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Google Scholar

Page history last edited by Jim 11 years, 4 months ago

Database Description from Google:


"Google Scholar provides a simple way to broadly search for scholarly literature. From one place, you can search across many disciplines and sources: peer-reviewed papers, theses, books, abstracts and articles, from academic publishers, professional societies, preprint repositories, universities and other scholarly organizations. Google Scholar helps you identify the most relevant research across the world of scholarly research."


1) Go to Google Scholar:



2) Enter "Detroit" in the search box.


3) This returns roughly 900,000 results.  This is too large a result, so you'll want to narrow it down. One way to do this is to add another search term.  In addition, you can click on the "Advanced Scholar Search" link at the top of the screen where you can limit your search by subject area, author, title, or date.  Finally, you can also click the "recent articles" tab to limit our search, but recent articles aren't always necessarily the most useful articles.


4) Once you have narrowed your search, scan the results and look for an appropriate article.  As always, ask yourself these questions about the sources you've found:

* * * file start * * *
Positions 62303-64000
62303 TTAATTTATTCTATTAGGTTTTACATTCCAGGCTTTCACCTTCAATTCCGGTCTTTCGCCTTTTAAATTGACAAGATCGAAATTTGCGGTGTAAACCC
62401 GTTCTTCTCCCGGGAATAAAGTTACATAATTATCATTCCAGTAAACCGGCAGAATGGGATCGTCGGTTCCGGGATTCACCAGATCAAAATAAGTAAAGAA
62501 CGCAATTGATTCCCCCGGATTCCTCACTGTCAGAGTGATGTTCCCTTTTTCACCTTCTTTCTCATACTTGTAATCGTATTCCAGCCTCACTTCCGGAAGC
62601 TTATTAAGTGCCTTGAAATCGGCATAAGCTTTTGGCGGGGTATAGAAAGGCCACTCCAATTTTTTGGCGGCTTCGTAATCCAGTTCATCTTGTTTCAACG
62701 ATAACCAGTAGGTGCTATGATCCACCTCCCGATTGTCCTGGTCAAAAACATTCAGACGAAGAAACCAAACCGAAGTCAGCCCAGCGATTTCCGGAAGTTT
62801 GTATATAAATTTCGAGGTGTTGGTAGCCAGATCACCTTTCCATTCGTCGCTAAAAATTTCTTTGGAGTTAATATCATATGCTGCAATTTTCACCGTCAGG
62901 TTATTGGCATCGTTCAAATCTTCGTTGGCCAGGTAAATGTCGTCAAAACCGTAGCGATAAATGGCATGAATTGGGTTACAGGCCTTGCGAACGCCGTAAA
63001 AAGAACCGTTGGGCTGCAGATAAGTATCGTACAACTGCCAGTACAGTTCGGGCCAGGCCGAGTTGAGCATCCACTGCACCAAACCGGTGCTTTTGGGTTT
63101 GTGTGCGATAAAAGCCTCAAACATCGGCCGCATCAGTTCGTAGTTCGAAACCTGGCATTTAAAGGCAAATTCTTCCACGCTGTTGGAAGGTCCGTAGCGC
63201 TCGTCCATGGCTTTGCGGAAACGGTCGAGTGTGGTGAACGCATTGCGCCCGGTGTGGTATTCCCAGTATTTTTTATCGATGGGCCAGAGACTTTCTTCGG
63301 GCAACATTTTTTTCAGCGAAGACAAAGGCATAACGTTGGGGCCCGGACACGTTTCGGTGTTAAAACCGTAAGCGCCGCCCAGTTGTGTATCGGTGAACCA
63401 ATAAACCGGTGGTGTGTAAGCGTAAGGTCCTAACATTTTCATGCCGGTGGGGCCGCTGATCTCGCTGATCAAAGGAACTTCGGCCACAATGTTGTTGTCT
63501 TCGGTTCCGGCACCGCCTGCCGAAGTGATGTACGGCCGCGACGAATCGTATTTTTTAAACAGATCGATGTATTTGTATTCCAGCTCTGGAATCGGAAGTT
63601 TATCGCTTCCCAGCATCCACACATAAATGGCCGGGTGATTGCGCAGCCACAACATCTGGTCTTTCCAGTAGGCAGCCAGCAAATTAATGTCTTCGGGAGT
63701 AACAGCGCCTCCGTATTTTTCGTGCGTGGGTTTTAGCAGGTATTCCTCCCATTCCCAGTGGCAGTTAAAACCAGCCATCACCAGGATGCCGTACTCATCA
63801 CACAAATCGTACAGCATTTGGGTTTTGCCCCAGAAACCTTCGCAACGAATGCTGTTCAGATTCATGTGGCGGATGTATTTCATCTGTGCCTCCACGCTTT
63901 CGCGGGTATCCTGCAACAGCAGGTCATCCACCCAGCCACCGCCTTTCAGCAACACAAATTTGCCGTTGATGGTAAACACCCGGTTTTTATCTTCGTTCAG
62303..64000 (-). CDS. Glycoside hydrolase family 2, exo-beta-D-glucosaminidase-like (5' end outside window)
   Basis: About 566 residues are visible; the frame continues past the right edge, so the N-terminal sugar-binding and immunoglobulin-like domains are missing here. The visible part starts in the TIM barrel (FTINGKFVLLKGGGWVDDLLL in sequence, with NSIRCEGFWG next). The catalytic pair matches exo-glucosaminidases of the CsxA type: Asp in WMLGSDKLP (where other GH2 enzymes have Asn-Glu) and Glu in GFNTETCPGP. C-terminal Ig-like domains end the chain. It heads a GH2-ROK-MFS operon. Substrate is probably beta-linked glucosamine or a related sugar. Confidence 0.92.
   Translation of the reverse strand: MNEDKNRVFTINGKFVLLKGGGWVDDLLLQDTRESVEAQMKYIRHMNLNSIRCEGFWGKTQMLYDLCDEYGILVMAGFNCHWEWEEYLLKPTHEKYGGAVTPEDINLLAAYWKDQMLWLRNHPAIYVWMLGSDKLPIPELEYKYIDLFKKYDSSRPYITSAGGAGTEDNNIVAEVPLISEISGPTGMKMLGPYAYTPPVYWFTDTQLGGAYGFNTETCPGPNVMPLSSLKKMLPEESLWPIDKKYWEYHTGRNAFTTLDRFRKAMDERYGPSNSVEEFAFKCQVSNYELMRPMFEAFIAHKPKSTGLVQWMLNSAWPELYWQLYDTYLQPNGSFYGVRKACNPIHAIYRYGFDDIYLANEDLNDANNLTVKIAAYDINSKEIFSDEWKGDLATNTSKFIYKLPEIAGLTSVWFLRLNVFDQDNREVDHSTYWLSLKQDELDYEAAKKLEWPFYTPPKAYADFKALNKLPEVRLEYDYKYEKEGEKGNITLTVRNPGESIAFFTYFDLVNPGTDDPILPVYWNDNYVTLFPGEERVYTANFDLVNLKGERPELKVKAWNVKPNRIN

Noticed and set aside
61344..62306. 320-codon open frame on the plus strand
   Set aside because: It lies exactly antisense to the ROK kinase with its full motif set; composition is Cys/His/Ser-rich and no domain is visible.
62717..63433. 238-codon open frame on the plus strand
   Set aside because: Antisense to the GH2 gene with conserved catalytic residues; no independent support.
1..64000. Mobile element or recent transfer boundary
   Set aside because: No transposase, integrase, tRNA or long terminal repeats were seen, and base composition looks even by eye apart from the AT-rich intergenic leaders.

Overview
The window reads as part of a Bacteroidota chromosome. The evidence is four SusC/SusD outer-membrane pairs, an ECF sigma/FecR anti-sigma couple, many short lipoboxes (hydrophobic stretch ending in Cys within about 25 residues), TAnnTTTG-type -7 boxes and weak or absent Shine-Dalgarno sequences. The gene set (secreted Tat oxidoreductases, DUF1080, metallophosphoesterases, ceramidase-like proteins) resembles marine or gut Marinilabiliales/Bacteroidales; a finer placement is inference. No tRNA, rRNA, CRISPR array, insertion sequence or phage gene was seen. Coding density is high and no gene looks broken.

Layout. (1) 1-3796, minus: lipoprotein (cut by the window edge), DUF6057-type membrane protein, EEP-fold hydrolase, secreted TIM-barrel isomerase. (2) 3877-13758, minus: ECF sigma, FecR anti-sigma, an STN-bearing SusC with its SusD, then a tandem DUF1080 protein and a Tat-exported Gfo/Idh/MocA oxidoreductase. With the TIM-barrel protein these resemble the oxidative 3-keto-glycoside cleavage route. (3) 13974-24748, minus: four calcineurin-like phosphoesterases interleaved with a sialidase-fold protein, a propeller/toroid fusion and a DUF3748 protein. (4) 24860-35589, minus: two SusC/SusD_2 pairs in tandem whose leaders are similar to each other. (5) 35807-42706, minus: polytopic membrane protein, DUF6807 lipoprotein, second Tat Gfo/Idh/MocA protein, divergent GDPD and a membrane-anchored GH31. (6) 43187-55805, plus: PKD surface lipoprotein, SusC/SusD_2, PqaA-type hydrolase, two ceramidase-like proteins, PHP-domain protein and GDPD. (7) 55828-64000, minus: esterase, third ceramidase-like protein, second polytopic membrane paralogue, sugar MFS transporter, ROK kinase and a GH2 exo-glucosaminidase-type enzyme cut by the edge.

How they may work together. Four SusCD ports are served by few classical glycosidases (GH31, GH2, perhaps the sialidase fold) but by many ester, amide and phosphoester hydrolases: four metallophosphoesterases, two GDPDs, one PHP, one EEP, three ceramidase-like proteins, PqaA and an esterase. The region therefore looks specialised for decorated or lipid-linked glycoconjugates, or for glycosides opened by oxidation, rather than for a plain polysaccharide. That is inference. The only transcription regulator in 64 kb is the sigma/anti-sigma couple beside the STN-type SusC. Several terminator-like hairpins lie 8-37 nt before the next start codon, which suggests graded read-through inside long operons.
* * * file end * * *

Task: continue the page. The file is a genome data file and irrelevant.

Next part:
a) Where was this article published? Is the publication a scholarly one?

b) Who is the author? What credentials does he or she have? Is the author credible?

c) How long is the article? Is it long enough to be a chapter in a book?


5) Once you've found a suitable source, you'll now need to find that source in the Wayne State Library system.  Go to the library page: http://www.lib.wayne.edu/


a) If the source you've found is a book, enter the title of the book into the search box on the front page of the library website.

b) If the source you've found is an article, search the title of the article using the search box on the front page of the library website.  If the article title does not return any results, don't give up!  Try searching for the journal in which the article appears, then browse the journal's back issues to find the article you're seeking.



While this is not a library resource, you can still contact librarians if you hit a snag during your research.  Contact them either in person or electronically: 


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